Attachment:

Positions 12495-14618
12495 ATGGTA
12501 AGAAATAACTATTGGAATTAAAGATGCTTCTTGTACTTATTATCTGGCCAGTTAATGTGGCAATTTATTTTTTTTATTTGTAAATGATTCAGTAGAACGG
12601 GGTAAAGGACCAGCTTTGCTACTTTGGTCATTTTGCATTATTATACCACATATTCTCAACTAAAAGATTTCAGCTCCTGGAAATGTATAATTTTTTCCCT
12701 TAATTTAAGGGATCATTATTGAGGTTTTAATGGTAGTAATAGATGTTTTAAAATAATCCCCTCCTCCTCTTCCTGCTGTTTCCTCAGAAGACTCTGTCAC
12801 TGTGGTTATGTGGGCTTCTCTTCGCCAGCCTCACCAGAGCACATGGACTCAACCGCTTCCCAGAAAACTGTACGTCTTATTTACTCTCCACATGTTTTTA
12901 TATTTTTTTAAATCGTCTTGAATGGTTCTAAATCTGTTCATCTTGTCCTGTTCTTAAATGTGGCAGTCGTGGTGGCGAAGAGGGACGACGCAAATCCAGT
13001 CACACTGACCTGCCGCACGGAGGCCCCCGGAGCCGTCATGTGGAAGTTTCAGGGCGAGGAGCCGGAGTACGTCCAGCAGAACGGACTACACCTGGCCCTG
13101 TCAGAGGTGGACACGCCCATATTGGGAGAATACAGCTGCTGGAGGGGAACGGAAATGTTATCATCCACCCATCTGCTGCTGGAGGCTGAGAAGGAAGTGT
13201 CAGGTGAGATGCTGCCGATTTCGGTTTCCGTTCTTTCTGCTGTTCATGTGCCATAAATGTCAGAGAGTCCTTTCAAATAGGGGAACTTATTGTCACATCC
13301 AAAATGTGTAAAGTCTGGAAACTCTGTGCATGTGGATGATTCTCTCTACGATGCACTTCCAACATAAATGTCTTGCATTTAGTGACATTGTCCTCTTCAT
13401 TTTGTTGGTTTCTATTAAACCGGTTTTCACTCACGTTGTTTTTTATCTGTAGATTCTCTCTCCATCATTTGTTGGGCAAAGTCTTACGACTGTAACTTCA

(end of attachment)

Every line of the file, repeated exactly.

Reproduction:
Positions 12495-14618
12495 ATGGTA
12501 AGAAATAACTATTGGAATTAAAGATGCTTCTTGTACTTATTATCTGGCCAGTTAATGTGGCAATTTATTTTTTTTATTTGTAAATGATTCAGTAGAACGG
12601 GGTAAAGGACCAGCTTTGCTACTTTGGTCATTTTGCATTATTATACCACATATTCTCAACTAAAAGATTTCAGCTCCTGGAAATGTATAATTTTTTCCCT
12701 TAATTTAAGGGATCATTATTGAGGTTTTAATGGTAGTAATAGATGTTTTAAAATAATCCCCTCCTCCTCTTCCTGCTGTTTCCTCAGAAGACTCTGTCAC
12801 TGTGGTTATGTGGGCTTCTCTTCGCCAGCCTCACCAGAGCACATGGACTCAACCGCTTCCCAGAAAACTGTACGTCTTATTTACTCTCCACATGTTTTTA
12901 TATTTTTTTAAATCGTCTTGAATGGTTCTAAATCTGTTCATCTTGTCCTGTTCTTAAATGTGGCAGTCGTGGTGGCGAAGAGGGACGACGCAAATCCAGT
13001 CACACTGACCTGCCGCACGGAGGCCCCCGGAGCCGTCATGTGGAAGTTTCAGGGCGAGGAGCCGGAGTACGTCCAGCAGAACGGACTACACCTGGCCCTG
13101 TCAGAGGTGGACACGCCCATATTGGGAGAATACAGCTGCTGGAGGGGAACGGAAATGTTATCATCCACCCATCTGCTGCTGGAGGCTGAGAAGGAAGTGT
13201 CAGGTGAGATGCTGCCGATTTCGGTTTCCGTTCTTTCTGCTGTTCATGTGCCATAAATGTCAGAGAGTCCTTTCAAATAGGGGAACTTATTGTCACATCC
13301 AAAATGTGTAAAGTCTGGAAACTCTGTGCATGTGGATGATTCTCTCTACGATGCACTTCCAACATAAATGTCTTGCATTTAGTGACATTGTCCTCTTCAT
13401 TTTGTTGGTTTCTATTAAACCGGTTTTCACTCACGTTGTTTTTTATCTGTAGATTCTCTCTCCATCATTTGTTGGGCAAAGTCTTACGACTGTAACTTCA